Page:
The Associated Labor Unions’ (ALU) ban asbestos campaign virtually saved millions of students, teachers, non-teaching personnel, and communities from primary and secondary exposure from asbestos dust following the recent decision of private colleges and state universities’ to ban the toxic wire gauzes from their campuses nationwide.
It can be recalled that in November last year, the Department of Education (DepEd) issued an order to all regional, provincial, city and municipal district superintendents to recall asbestos-containing wire gauzes from all elementary and high school laboratories.
The Philippine Association of Colleges and Universities (PACU) President Peter Laurel recently disclosed they will review the wire gauzes used in their schools. And if these contain asbestos, they will ban its use and replace them with non-asbestos wire gauze.
This was followed by the Commission on Higher Education (CHED) who said that these asbestos-containing wire gauzes should be recalled and disposed of to avoid further contamination and/or exposure by students, faculty, and the entire academic communities.
“In support of your campaign against the total ban and phase-out of asbestos in the country considering the hazards it brings to our health with constant exposure with the said chemical, we have already sent a memorandum to all our regional offices so they can direct all HEIs (schools) in their respective jurisdictions to dispose all asbestos-containing materials used in chemistry and biology laboratories,” said Atty. Julito Vitriolo, CHED executive director, in his letter received by the campaign last week.
In a text message, Laurel, on the other hand, said: “we are behind you in the anti-asbestos campaign.”
These responses came after the Associated Labor Unions’ Ban Asbestos Philippines advocacy campaign met and gave CHED and PACU letters urging their officials to ban the toxic wire gauzes. PACU has 180-members private schools and colleges within their umbrella while CHED supervises more than 2,180 state and local universities, colleges including state university satellites all over the country.
“We are grateful that PACU and CHED positively answered our call and moves toward ban and recall of all asbestos-containing wire gauzes from their campuses. This is a huge victory for the campaign and very important preventive measure in protecting millions of students, teachers, non-teaching staffs, and immediate communities from incurable cancers and diseases caused by primary and secondary exposure from asbestos dust,” said Gerard Seno, ALU National Vice President and Ban Asbestos Philippines program coordinator.
Three per cent of the deadly Chrysotile asbestos was found in a wire gauze the ALU took from a school four months ago. In an analyses and tests conducted by a private laboratory using polarized light and dispersion staining technique, it was found out that it contains the deadly Chrysotile asbestos that causes various and incurable asbestos-related diseases and cancers such as asbestosis, pleural plaques thickening and effusions, and mesothelioma which destroys the linings that coat internal organs.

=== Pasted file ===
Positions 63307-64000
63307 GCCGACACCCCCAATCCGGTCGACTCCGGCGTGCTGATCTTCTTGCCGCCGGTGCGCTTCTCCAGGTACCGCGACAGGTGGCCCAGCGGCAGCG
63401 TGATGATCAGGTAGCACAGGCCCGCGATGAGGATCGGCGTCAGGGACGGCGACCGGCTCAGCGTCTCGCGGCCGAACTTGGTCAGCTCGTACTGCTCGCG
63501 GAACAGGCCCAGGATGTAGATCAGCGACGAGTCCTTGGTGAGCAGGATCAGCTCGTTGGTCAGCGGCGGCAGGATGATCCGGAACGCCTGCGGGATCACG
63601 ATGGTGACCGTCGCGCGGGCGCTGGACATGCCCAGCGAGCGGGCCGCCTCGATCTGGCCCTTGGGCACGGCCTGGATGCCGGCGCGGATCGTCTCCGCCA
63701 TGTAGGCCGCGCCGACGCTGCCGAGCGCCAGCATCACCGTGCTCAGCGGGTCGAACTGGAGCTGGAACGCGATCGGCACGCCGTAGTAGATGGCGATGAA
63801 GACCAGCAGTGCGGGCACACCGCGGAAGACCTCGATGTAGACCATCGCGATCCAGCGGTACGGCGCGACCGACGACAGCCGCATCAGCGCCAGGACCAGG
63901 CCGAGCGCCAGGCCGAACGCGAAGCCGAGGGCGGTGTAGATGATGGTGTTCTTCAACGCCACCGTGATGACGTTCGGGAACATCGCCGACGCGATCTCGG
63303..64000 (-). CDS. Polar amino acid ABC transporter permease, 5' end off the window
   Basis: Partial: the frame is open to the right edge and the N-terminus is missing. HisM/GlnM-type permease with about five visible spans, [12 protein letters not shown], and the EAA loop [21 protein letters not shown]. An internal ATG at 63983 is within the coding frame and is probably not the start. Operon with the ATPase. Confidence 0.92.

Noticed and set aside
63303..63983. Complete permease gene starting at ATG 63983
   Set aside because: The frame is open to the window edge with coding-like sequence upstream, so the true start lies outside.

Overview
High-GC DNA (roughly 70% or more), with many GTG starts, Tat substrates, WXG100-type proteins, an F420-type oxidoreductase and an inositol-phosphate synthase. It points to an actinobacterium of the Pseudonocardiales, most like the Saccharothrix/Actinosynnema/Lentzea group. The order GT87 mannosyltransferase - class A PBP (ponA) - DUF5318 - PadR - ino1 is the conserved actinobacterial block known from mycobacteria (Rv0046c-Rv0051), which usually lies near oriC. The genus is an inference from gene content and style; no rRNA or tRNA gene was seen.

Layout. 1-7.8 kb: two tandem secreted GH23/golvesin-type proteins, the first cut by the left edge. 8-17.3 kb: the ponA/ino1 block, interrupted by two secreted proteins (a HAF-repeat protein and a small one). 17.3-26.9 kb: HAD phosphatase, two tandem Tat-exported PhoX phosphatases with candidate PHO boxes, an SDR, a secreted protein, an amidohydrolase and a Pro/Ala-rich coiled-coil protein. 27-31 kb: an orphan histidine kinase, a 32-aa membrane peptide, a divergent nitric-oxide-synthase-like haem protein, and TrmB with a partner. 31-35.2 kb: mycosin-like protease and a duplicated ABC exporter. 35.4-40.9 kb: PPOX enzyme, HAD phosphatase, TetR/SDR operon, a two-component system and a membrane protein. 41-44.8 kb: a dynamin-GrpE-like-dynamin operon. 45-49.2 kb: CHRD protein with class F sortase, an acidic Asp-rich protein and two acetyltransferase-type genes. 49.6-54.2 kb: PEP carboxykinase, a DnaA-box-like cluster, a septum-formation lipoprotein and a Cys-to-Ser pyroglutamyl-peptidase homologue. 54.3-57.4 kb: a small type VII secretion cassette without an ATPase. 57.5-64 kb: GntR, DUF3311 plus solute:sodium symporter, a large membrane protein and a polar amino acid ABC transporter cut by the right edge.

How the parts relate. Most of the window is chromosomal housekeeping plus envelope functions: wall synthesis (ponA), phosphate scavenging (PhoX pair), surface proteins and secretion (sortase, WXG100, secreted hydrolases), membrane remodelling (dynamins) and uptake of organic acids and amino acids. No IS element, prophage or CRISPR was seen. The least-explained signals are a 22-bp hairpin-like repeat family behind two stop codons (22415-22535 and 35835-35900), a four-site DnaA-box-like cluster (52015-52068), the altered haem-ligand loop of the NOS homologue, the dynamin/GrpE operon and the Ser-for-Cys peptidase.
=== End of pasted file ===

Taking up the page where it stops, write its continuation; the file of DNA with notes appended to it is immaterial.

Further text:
Asbestos-containing wire gauze is used in between a beaker or a flask from direct heat of the flame. Repeated exposure to high and direct flames, wire gauzes become brittle and crumbly. When disturbed, first and second-hand exposure from its dust begins. The dust is almost invincible to the naked eye because it is five thousand times smaller than hair in diameter.
Once inhaled or ingested, asbestos dusts are lodged in the lungs, larynx and other internal organs developing into cancer and other diseases 10 to 30 years later.
Since 1977, the World Health Organization (WHO), the International Agency for Research on Cancer (IARC), and the International Labour Organization (ILO) maintained that exposure to all asbestos, even in small amount of its dust fibers, causes asbestos-related diseases.
Wire gauzes are used to separate the beaker or the flask from direct fire from Bunsen burner. Repeated exposure to fire, wire gauzes become fragile and crumbly. When the crumbly gauze is disturbed, first and second-hand exposure to its dust begins—jeopardizing the health of teachers, students, and their families at home.
The PACU is the oldest educational organization in the Philippines representing private higher educational institutions. PACU recognizes education’s responsibility to society and believes that access to relevant quality education is the cornerstone of a democratic society.
CHED was created in 1994 and acts as a collegial body in formulating plans, policies, and strategies relating to higher education.
The ALU, meanwhile, is the country’s pioneer in championing the ideals of free-trade unionism. It partners with the Building and Woodworkers International (BWI) in working towards ban and phase out of asbestos in public and private infrastructures including residences, schools, workplaces, churches, malls and power plants. Alan A. Tanjusay, ALU Policy Advocacy Officer